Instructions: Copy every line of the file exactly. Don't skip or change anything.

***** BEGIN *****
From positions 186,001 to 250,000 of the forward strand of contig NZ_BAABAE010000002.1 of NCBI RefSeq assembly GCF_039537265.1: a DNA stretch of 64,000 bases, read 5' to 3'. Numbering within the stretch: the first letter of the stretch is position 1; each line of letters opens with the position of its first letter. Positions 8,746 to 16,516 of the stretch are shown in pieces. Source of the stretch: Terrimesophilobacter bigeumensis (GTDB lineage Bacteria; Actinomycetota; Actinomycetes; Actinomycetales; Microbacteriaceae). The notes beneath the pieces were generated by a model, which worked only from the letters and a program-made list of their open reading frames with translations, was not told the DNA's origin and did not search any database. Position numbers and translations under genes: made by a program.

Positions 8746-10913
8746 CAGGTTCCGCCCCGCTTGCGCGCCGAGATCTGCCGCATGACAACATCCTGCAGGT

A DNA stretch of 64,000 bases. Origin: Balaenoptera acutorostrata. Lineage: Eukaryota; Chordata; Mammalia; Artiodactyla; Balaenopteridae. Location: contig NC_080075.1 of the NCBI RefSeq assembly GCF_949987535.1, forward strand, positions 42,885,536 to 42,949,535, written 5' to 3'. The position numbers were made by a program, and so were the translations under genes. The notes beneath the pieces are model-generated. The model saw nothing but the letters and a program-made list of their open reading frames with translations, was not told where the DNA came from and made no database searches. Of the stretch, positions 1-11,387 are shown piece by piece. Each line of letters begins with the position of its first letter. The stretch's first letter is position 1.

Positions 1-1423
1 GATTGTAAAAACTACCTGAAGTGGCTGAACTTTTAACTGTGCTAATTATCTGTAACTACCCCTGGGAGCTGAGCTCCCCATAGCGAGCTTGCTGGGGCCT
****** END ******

From positions 186,001 to 250,000 of the forward strand of contig NZ_BAABAE010000002.1 of NCBI RefSeq assembly GCF_039537265.1: a DNA stretch of 64,000 bases, read 5' to 3'. Numbering within the stretch: the first letter of the stretch is position 1; each line of letters opens with the position of its first letter. Positions 8,746 to 16,516 of the stretch are shown in pieces. Source of the stretch: Terrimesophilobacter bigeumensis (GTDB lineage Bacteria; Actinomycetota; Actinomycetes; Actinomycetales; Microbacteriaceae). The notes beneath the pieces were generated by a model, which worked only from the letters and a program-made list of their open reading frames with translations, was not told the DNA's origin and did not search any database. Position numbers and translations under genes: made by a program.

Positions 8746-10913
8746 CAGGTTCCGCCCCGCTTGCGCGCCGAGATCTGCCGCATGACAACATCCTGCAGGT

A DNA stretch of 64,000 bases. Origin: Balaenoptera acutorostrata. Lineage: Eukaryota; Chordata; Mammalia; Artiodactyla; Balaenopteridae. Location: contig NC_080075.1 of the NCBI RefSeq assembly GCF_949987535.1, forward strand, positions 42,885,536 to 42,949,535, written 5' to 3'. The position numbers were made by a program, and so were the translations under genes. The notes beneath the pieces are model-generated. The model saw nothing but the letters and a program-made list of their open reading frames with translations, was not told where the DNA came from and made no database searches. Of the stretch, positions 1-11,387 are shown piece by piece. Each line of letters begins with the position of its first letter. The stretch's first letter is position 1.

Positions 1-1423
1 GATTGTAAAAACTACCTGAAGTGGCTGAACTTTTAACTGTGCTAATTATCTGTAACTACCCCTGGGAGCTGAGCTCCCCATAGCGAGCTTGCTGGGGCCT